Claude Russell Short
March 6, 1941 – October 8, 2021
Claude R. Short (Lieutenant Colonel, USAF, Retired), 80, went to be with our Lord Jesus on Friday, October 8, 2021. He was born in St. Louis, Missouri, the son of the late Claude E. and Helen Dalwitz Short. He graduated from Normandy High School and Parks College of St. Louis University with a Bachelors of Science in Aeronautical Engineering. Claude entered the United States Air Force on January 24, 1963, after he was commissioned as a Second Lieutenant and was assigned to Wright Patterson AFB.
Claude’s first assignment was with the Air Force Flight Dynamics Laboratory where he worked as a facilities design engineer in the Sonic Fatigue Facility. He designed special support frames for noise generators, overhead and portable cranes and unique maintenance installation/removal equipment. He was also responsible for the operation of the facilities hydraulic and pneumatic equipment.
Claude was reassigned to the Armament Development Test Center (ADTC), Eglin AFB, Florida, in 1966 as a project engineer in the Aircraft Stores/Compatibility Branch. He was responsible for providing flight clearance to test weapons on ADTC aircraft and providing SEEK EAGLE certification recommendations on the A-1, A-37, O-2, F-4 and A-26 aircraft. Claude designed and monitored the first wind tunnel test at the Arnold Engineering Development Center which used the captive trajectory system to predict aircraft store/flight limits.
After a three year assignment at Eglin AFB, Claude was reassigned to the Aeronautical Systems Division, F-15 System Program Office, Directorate of Engineering at Wright Patterson AFB, Ohio. He was an armament project engineer responsible for the F-15’s 20mm and 25mm gun system, 20mm ammunition feed system, fuel tank and pylons, bomb racks, AIM-7 missile launcher and all air-to ground weapons interfaces. He was involved in the F-15, GAU-7 and AIM-82 (Short Range Missile) source selections.
Claude was reassigned as a System Officer (SYSTO) for the Deputy Chief of Staff Systems at Headquarters Air Force Systems Command, Andrews AFB, Maryland in 1973. He was responsible for such weapons systems on the GBU-10 and GBU-12 2000 and 500 pound laser guided bombs, GBU-2 2000 pound laser guided cluster weapons and common multiple bomb racks for the F-15, F-16, F/A-18 and A-10 aircraft. It was during this assignment that Claude authored the joint AFSC/AFLC Regulation on the Aircraft Stores/Certification Program, better known as the SEEK EAGLE Program. He also authored the first major revision to the SEEK EAGLE Regulation.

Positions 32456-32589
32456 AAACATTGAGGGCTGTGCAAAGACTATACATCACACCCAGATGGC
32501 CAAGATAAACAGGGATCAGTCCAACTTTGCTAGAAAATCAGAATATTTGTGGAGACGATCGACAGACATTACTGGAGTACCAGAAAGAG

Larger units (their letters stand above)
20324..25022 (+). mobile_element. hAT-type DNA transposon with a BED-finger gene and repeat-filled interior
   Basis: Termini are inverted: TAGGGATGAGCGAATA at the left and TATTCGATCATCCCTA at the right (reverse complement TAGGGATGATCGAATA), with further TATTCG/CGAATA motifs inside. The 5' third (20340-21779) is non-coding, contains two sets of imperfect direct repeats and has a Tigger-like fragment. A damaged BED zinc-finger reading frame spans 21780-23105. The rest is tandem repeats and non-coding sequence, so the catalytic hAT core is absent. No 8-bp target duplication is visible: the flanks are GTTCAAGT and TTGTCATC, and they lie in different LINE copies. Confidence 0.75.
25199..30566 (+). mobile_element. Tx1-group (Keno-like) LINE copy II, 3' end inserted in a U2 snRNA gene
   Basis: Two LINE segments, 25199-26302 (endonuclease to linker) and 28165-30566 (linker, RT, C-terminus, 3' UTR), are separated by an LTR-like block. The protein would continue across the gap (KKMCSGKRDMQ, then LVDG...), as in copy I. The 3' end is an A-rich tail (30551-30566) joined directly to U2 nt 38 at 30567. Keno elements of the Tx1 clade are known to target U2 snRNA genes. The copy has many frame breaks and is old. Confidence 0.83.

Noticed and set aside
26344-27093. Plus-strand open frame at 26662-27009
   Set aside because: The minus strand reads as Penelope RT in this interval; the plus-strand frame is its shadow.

Claude was once again reassigned to Elgin AFB’s Armament Division as a project manager in the Advanced Medium Range Air-to-Air Missile (AMRAAM) Systems Project Office. In this position, Claude was responsible for the integration of AMRAAM on the F-15 and F-16 aircraft. He conceived the concept of a Joint Management Team to oversee and monitor the development of the aircraft interface design evolution. It was during this assignment that Claude became the Chief of the AMRAAM Aircraft Interface Division.
Claude returned to Wright-Patterson AFB in 1982 and was assigned dual duties as Deputy Chief Flight Systems Engineer, F-16 Systems Program Office, Directorate of Engineering, Flight Systems Engineering Division and as Chief Engineer of the F-16 XL Aircraft Program. He was responsible for supervising twenty engineers in the areas of aerodynamics, structures, aeroelasiticy, handling qualities, landing gear, propulsion and hydraulics. He initiated the program which led to the development of the F-16’s Digital Flight Control System.
In 1985, he was the Deputy Director, F-16 Directorate of Engineering. He was responsible for the supervision and direction of 135 co-located/non-co located engineers and clerical personnel for all areas of engineering: Avionics, Flight Systems, Support Systems and Systems. Claude mentored many young Lieutenants often Wright Patterson was their first assignment. He was known for and offered “Claude Short’s Rules for Program Management or What All Lieutenants Need to Learn”. It was thirteenth statement of advice offered to the young Lieutenants. Number thirteen and the last rule, “Be kind to Lieutenants, because tomorrow they may be your boss”.